The opinion of the court was delivered by: DUFFY
KEVIN THOMAS DUFFY, D.J.:
Pro se plaintiff, Thomas H. Kelly ("Kelly"), brings this "reverse" employment discrimination action pursuant to Title VII of the Civil Rights Act of 1964, as amended, 42 U.S.C. §§ 2000(e) et seq. ("Title VII") and The Civil Rights Act of 1866, 42 U.S.C. § 1981 against defendant, American Federation of Musicians' and Employers' Pension Welfare Fund (the "Fund"), alleging he was terminated from his employment because of his race. Defendant moves for summary judgment under Rule 56 of the Federal Rules of Civil Procedure on the ground that Kelly offers no evidence which would tend to rebut the Fund's showing that the discharge was based entirely on non-discriminatory reasons. Defendant also seeks costs and attorney's fees.
Plaintiff, a white male, was hired by the Fund in September of 1980 to work as a Pension Clerk. His duties included determining the level of contributions made into the Fund on behalf of the musicians and what, if any, pension benefits they were entitled to. Eli Quintero, the Supervisor of the Pension Department, oversaw Kelly's work.
After a few months, Kelly was told by Quintero that there had been complaints by musicians who had not received their correct pension benefits. Kelly was instructed to check the proper source material, something he admits he failed to do at times. In the ensuing months, Kelly repeatedly made errors which had to be corrected by others. In the summer of 1982, he was admonished both privately and later with others "to be more careful in . . . work" because there were complaints by the musicians about the number of errors being made. Transcript of Deposition of Thomas H. Kelly, dated May 15, 1984 ("Tr."), 40, 41.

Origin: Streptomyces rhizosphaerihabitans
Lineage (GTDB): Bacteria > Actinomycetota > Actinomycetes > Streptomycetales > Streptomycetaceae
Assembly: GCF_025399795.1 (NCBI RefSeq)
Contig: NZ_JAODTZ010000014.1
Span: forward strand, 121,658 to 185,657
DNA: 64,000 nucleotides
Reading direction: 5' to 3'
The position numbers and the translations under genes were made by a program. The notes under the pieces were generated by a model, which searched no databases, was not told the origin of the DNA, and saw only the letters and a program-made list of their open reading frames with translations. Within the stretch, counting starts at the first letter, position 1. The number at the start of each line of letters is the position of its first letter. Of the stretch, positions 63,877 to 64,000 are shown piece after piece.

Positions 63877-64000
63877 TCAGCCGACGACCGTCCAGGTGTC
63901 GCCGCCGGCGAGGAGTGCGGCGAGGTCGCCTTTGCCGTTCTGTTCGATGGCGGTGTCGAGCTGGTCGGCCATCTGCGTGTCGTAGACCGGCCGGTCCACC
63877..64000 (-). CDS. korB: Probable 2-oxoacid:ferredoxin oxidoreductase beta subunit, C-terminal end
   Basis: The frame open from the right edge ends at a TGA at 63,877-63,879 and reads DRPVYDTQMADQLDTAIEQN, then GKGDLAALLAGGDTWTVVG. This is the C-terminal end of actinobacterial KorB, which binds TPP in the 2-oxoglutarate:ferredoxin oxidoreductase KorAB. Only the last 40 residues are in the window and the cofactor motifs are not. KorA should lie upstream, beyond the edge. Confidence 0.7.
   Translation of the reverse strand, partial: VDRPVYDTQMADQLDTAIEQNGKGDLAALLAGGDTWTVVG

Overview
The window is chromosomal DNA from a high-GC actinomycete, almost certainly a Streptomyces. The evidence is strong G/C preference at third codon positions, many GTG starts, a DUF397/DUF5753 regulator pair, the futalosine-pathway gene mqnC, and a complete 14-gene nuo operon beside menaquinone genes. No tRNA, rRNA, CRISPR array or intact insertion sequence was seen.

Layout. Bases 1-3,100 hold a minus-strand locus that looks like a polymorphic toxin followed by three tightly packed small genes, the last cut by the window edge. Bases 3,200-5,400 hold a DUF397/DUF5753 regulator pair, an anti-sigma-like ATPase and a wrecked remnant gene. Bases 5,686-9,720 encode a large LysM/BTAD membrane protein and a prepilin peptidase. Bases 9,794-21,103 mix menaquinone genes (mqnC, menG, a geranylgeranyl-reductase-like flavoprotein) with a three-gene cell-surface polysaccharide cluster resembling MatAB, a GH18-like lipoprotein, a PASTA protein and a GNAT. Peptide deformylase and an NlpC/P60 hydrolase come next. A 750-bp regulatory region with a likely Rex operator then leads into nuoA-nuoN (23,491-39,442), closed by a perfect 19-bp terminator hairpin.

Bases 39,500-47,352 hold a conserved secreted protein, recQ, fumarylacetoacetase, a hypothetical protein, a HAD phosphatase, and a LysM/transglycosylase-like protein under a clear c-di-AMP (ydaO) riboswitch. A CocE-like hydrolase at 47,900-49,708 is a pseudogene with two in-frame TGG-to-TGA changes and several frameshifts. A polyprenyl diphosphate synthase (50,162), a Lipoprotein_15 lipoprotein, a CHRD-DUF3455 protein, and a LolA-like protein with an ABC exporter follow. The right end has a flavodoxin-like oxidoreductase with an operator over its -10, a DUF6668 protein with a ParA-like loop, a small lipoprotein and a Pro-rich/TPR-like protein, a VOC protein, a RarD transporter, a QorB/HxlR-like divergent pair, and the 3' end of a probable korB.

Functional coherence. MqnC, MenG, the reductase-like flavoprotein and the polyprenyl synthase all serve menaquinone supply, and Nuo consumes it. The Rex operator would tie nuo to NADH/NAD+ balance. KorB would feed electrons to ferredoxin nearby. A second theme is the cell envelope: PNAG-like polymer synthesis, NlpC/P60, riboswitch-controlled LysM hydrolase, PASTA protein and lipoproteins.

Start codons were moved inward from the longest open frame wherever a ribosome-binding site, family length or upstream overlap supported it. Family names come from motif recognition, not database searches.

In August 1982, Kelly prepared a document which did not include contributions for the years 1959 through 1964. As a result, someone else had to insert these figures. Kelly admitted his negligence at his deposition:
Q: Would checking the book from 1959 to 1964 be one of the first steps you would take in preparing the work sheets?
Q. And for whatever reason, you didn't check these books in this particular case; is that correct?
A. Yes. I might have checked and just missed it.
Q. But these are adjustments that were caught by someone other than you?
In November 1982, Kelly failed to correct an entry on a worksheet he was supposed to update. On November 15, 1982, he again met with Quintero who once more stated that the musicians were complaining about errors. Kelly did not dispute that he was making these errors, but simply said that he would attempt to cut down on them. Tr. at 41-43. Finally, on November 24, 1982, Kelly was informed that he was being discharged because of his poor work ...